After coming to an explosive end in Freddy’s Dead: The Final Nightmare, many thought that maybe ?— just maybe ?— Freddy Krueger’s twisted spirit would be put to rest. After all, how many films can you make about a child killer who haunts the dreams of the children whose parents who burned him alive? Creator Wes Craven had an answer to that: One more. In his aptly titled Wes Craven’s New Nightmare, new life was breathed into the character… or something like that. Although this is a different Freddy, it’s enough inside the Krueger canon to merit an article in this series.
You see, this is not technically Freddy. It’s actually an entity playing Freddy Krueger. Confused? Well, there’s something else: Robert Englund also appears in this movie as Robert Englund, the actor. It is a nifty premise, and the Demon acting as Freddy does its best to bring Krueger out into the real world, going after the real-life (albeit fictionalized) Heather Langenkamp and her son, Dylan (Miko Hughes). While this vaguely reptilian pseudo-Freddy is basically an impostor, it does operate by certain Freddy principles. For example, it plays games with people’s minds, blending the world of dreams/fantasy with reality. At various points, it also ends up approximating the universe of the Nightmare on Elm Street franchise, and to potentially startling effect.
Let me annoy you by donning my critic’s cap for a moment.
Wes Craven’s New Nightmare does have an innovative concept, playing with the idea of movies becoming real. That being said, the Freddy impostor does have a few strikes against it, though they’re hard to define. The glove looks different and, in my opinion, isn’t as compelling as the original glove concept. Then again, this isn’t an ordinary review article, so I won’t discuss that too much. Suffice it to say, it looks more like a prop, and I wish they went with the Terminator look the glove originally has in the movie, which you can glimpse in the above trailer. Obviously, this Freddy still retains the burnt-looking skin and the classic hat, as well as certain Krueger mannerisms.
Strengths and Weaknesses
New Nightmare does play by certain rules, although Pseudo Freddy is arguably as powerful as the Film Freddy. In fact, given how the entity blends with phenomenon like earthquakes and traffic accidents, it’s possible that it’s perhaps stronger than the previous model. Nevertheless, make no mistake about it: This demon/creature has manifold weaknesses. Much of its power seems to come from the imagination of its targets, which essentially matches the previous Fred Krueger concept.
It also can be contained inside stories, and can only break free when they stop. It perhaps latched onto Freddy’s form because, let’s face it, Freddy was losing his grip on the public imagination at the time. What a good time to escape! It’s an interesting, self-aware approach to use Freddy’s slightly waning popularity as a way to make him re-emerge again. It’s meta, but it works.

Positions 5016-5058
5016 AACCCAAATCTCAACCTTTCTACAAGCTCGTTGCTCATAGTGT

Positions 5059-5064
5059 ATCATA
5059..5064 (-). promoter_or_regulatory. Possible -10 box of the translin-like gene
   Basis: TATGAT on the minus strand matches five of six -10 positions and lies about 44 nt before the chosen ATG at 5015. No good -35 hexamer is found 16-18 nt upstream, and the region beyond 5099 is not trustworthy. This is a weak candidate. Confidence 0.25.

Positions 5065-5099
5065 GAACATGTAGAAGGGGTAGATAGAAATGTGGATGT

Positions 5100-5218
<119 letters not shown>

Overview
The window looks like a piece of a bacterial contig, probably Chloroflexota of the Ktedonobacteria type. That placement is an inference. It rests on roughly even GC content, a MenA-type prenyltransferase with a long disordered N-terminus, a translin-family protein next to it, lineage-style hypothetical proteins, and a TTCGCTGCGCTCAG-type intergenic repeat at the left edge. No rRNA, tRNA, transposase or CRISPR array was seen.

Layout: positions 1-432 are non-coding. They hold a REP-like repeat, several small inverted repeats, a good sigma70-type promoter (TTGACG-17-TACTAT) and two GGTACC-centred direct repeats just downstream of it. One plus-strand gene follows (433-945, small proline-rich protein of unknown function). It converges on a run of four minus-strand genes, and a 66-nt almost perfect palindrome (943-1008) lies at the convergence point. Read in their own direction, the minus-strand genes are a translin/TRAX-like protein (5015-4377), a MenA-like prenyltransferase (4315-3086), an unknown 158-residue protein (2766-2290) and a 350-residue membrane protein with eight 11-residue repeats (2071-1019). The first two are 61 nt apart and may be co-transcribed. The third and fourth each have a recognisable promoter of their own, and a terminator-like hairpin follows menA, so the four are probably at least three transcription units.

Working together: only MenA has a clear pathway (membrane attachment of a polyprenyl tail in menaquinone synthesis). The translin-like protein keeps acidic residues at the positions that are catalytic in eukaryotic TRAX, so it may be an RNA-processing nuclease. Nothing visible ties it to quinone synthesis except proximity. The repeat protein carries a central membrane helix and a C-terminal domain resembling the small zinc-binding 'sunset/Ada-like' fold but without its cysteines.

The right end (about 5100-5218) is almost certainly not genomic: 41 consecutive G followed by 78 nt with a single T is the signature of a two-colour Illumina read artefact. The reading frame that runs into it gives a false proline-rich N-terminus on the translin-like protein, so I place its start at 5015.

As we see throughout New Nightmare, pseudo-Freddy gains power over the creative people who helped launch Krueger as a character and concept. This suggests that, when it comes down to it, the entity has a special desire to attack such creative people, or perhaps must use them as a first-step link to ultimately attack the world at large. Whatever this creature’s weaknesses are, they seem to involve Dylan and Heather to a large degree, too. Perhaps Heather/Nancy— as a character — is forever there as the Yin to its Yang, and it can only gain an advantage by defeating her. At the same time, Freddy does kill others who are around Nancy. It’s difficult to pinpoint how far the entity’s gloved hand can extend.
While it’s not my favorite Nightmare movie (in fact, I prefer even Freddy’s Dead over it), I do still enjoy it and the unique concepts involved. It’s also a testament to how Wes Craven can make a movie that (let’s be honest) praises himself as a creative force without making it cringeworthy. How many other filmmakers could do that? Virtually none, yet he does it with flying colors and somehow comes off more likable because of it.
Wes Craven truly was a great horror filmmaker, and this movie provides exactly the kind of creative spin the franchise needed at the time. Plus, let’s face it: If you’re a fan of the original Freddy films, you’ll probably agree that every one of the franchise movie’s at least worth checking out.
What are your thoughts on Wes Craven’s New Nightmare? Let us know in the comments!